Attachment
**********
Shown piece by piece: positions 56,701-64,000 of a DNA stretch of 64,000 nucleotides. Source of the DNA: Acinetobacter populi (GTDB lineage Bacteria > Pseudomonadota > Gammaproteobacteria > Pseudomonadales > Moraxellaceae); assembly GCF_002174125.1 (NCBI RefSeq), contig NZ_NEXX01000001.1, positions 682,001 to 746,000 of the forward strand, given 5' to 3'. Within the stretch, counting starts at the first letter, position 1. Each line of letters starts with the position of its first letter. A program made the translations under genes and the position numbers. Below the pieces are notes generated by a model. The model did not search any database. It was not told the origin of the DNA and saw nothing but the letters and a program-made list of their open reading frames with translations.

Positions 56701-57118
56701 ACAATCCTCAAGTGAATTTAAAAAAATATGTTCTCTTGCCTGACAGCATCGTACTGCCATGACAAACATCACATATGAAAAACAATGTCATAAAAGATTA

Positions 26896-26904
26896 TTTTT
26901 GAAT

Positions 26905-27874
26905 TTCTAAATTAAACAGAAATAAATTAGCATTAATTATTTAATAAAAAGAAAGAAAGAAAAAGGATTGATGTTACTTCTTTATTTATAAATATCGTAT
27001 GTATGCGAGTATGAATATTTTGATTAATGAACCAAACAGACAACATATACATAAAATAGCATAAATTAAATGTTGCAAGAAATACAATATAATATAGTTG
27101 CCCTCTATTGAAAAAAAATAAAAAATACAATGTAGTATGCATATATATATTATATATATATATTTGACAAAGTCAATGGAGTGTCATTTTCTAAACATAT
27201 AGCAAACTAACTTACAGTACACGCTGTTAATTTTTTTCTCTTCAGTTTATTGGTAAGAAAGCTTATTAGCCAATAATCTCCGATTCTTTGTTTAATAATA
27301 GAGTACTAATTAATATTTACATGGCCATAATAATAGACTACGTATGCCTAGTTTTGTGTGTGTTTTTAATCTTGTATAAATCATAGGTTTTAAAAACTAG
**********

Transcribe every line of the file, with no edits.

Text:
Shown piece by piece: positions 56,701-64,000 of a DNA stretch of 64,000 nucleotides. Source of the DNA: Acinetobacter populi (GTDB lineage Bacteria > Pseudomonadota > Gammaproteobacteria > Pseudomonadales > Moraxellaceae); assembly GCF_002174125.1 (NCBI RefSeq), contig NZ_NEXX01000001.1, positions 682,001 to 746,000 of the forward strand, given 5' to 3'. Within the stretch, counting starts at the first letter, position 1. Each line of letters starts with the position of its first letter. A program made the translations under genes and the position numbers. Below the pieces are notes generated by a model. The model did not search any database. It was not told the origin of the DNA and saw nothing but the letters and a program-made list of their open reading frames with translations.

Positions 56701-57118
56701 ACAATCCTCAAGTGAATTTAAAAAAATATGTTCTCTTGCCTGACAGCATCGTACTGCCATGACAAACATCACATATGAAAAACAATGTCATAAAAGATTA

Positions 26896-26904
26896 TTTTT
26901 GAAT

Positions 26905-27874
26905 TTCTAAATTAAACAGAAATAAATTAGCATTAATTATTTAATAAAAAGAAAGAAAGAAAAAGGATTGATGTTACTTCTTTATTTATAAATATCGTAT
27001 GTATGCGAGTATGAATATTTTGATTAATGAACCAAACAGACAACATATACATAAAATAGCATAAATTAAATGTTGCAAGAAATACAATATAATATAGTTG
27101 CCCTCTATTGAAAAAAAATAAAAAATACAATGTAGTATGCATATATATATTATATATATATATTTGACAAAGTCAATGGAGTGTCATTTTCTAAACATAT
27201 AGCAAACTAACTTACAGTACACGCTGTTAATTTTTTTCTCTTCAGTTTATTGGTAAGAAAGCTTATTAGCCAATAATCTCCGATTCTTTGTTTAATAATA
27301 GAGTACTAATTAATATTTACATGGCCATAATAATAGACTACGTATGCCTAGTTTTGTGTGTGTTTTTAATCTTGTATAAATCATAGGTTTTAAAAACTAG